• extra time to observe insects, class pets, plants (science)
  • planning and building with blocks (engineering)
  • blank writing booklets from stapled paper (creative writing)
  • books – can have bins that focus on genre, social studies concepts, favorite authors (reading)
  • math games
  • commercial games – many of which include math and problem-solving skills
  • art materials (design process, fine motor skills)
Photo of a child holding a cards that shows 359 represented with yellow base ten blocks. The card is used for the game Base Ten War.

Students sometimes ask to play a math game during the soft start time.

Hopefully these tips and tricks will help you create a soft start classroom this school year! If you have more questions, let’s continue the conversation in the comments section. I’ll be happy to problem-solve with you.

Looking for more helpful morning routines? Check out these posts:

Text says Tips & Tricks for a Soft Start with photo of two stacks of building blocks.

6 thoughts on “How to Use a Soft Start Classroom Routine: Easy Tips & Tricks

  1. Hi, thanks for this post. After the soft start activities, do you then move into morning meeting with the kids?

    1. Yes, I transition from the soft start activities to a morning meeting most years. Every now and then pieces of my schedule require that I do an afternoon meeting right after lunch and recess.

  2. Hi! I love the idea of incorporating soft start in my class. My dilemma is this: I need to incorporate daily morning reading/running record into my class as well. In a typical morning, everyone should be changing their readers and then reading them quietly on their own while I listen to some of them read. Often times, it does get pretty noisy. I just cannot figure it a way out! I do suspect I’m overthinking it haha. I’d really appreciate your thoughts on this. 🙂 TIA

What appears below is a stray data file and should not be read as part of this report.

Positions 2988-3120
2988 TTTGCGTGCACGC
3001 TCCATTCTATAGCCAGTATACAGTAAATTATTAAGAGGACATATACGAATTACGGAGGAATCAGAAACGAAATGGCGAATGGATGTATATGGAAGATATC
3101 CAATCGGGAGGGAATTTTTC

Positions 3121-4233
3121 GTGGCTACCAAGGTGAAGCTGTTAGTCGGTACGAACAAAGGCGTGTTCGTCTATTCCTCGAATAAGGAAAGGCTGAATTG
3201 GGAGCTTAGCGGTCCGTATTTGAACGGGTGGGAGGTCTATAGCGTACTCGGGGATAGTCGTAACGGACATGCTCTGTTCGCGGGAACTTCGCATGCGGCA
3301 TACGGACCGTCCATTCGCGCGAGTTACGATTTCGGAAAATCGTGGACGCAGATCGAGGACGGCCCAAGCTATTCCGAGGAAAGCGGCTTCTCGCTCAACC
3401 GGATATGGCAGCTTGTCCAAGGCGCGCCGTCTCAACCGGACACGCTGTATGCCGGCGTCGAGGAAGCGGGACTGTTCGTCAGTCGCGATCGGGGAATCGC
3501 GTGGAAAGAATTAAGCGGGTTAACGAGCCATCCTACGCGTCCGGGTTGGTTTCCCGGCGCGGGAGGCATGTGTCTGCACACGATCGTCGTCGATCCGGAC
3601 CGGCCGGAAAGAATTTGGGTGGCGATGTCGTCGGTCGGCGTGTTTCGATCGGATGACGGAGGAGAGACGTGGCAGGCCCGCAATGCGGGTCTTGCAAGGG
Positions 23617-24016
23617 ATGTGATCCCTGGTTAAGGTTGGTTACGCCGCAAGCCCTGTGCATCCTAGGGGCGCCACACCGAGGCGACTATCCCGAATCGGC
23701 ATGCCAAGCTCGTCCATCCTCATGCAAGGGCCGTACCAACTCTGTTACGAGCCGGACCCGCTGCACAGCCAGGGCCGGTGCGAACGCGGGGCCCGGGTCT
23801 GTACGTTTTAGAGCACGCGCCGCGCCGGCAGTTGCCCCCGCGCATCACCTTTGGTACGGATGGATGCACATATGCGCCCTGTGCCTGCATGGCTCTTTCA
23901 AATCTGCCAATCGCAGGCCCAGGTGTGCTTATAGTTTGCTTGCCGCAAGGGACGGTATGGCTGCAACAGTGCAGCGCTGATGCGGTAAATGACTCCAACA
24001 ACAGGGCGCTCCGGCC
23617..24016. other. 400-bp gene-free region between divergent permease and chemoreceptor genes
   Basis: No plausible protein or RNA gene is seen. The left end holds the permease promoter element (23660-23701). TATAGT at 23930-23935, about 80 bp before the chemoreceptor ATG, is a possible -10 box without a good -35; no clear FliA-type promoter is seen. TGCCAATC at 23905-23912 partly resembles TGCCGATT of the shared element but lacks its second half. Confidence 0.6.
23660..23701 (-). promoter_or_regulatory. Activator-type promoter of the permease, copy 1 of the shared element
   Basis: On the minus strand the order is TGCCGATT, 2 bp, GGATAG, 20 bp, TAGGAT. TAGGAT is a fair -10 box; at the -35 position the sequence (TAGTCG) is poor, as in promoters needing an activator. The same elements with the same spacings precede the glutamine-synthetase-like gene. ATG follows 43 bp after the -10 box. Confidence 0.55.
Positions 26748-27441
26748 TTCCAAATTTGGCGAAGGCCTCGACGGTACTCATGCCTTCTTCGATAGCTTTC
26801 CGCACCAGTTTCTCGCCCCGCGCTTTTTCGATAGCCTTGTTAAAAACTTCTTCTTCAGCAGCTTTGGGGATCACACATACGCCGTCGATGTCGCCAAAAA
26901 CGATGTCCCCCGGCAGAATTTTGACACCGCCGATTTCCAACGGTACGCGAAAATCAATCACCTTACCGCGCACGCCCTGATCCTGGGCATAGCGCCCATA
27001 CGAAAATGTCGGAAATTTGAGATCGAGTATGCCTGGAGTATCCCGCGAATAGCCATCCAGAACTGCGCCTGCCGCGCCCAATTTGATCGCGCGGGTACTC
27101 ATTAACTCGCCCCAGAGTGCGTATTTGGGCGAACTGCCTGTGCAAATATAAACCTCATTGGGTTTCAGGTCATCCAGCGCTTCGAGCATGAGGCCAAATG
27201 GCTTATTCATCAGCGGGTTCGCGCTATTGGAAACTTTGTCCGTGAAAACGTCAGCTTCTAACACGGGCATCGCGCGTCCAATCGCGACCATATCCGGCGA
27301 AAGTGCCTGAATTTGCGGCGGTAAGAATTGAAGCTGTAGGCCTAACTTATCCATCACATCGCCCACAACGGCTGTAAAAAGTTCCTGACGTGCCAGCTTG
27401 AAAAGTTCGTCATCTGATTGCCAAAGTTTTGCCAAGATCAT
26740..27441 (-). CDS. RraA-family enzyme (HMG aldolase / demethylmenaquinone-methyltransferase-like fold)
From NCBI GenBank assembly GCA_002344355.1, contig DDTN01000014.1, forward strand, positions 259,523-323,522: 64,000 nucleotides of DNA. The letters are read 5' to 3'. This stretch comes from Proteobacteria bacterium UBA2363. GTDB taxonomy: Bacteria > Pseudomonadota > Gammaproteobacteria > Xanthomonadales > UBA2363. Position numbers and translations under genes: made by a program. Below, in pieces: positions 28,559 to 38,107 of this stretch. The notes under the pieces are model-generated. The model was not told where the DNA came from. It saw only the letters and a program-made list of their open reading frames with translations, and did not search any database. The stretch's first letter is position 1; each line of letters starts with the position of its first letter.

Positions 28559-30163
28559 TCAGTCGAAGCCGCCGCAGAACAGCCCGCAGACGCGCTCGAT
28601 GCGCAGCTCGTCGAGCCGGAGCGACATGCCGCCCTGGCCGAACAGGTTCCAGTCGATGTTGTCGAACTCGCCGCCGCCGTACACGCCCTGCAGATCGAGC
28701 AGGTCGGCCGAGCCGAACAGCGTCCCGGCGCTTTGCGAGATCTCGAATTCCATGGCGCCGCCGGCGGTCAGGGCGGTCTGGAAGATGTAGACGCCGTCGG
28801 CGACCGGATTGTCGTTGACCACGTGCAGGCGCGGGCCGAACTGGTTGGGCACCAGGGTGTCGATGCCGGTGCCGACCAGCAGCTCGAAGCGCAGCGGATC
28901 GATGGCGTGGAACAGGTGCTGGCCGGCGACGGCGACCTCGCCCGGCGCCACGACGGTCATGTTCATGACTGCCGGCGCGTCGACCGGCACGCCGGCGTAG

1. The noise with little ones can be challenging because they read (and think) out loud. If you have the luxury of a bit of flexibility, you could do a modified soft start, where kids can read, write or draw. They still get choice, but those are quieter choices. Depending on how many running records you need to complete in the morning, you might be able to do one with an early arriving child, when there are fewer kids in the room making noise (depending on where lockers are and how kids stagger in.) I would also encourage you to look at the The Daily 5 book (Boushey and Moser). They give wonderful suggestions on how to support kids as they learn to “read to self” quietly and independently. Depending on your school expectations, that might need to be what you do instead of a soft start. Or, you could use some of their techniques for introducing and practicing a routine to help establish a few quieter choices for kids in the morning. Of course, in an ideal world, you could do a soft start, then shift into morning reading, but I understand the struggle of fitting everything into the number of minutes we have. Hopefully this gives you a few ideas…

  3. I read that you were considering changing up how your class job system worked because sometimes jobs weren’t getting done. Could you please share about that? I’m teaching third, and I’ve had the same dilemma each year. I want jobs but I don’t know if everyone should have one each week or only a few students. I’m not sure how to keep the management simple and for students to actually do their jobs. Thank you for your guidance.

    1. The class job system I find is simplest, and therefore easiest for me to implement, is a helper of the day. I just rotate through the class with one child being my daily helper. That child is in charge of all things: line leader, paper passer, calendar leader, etc. It’s too much for me to keep track of multiple helper in a given day, so I have found this works best for me.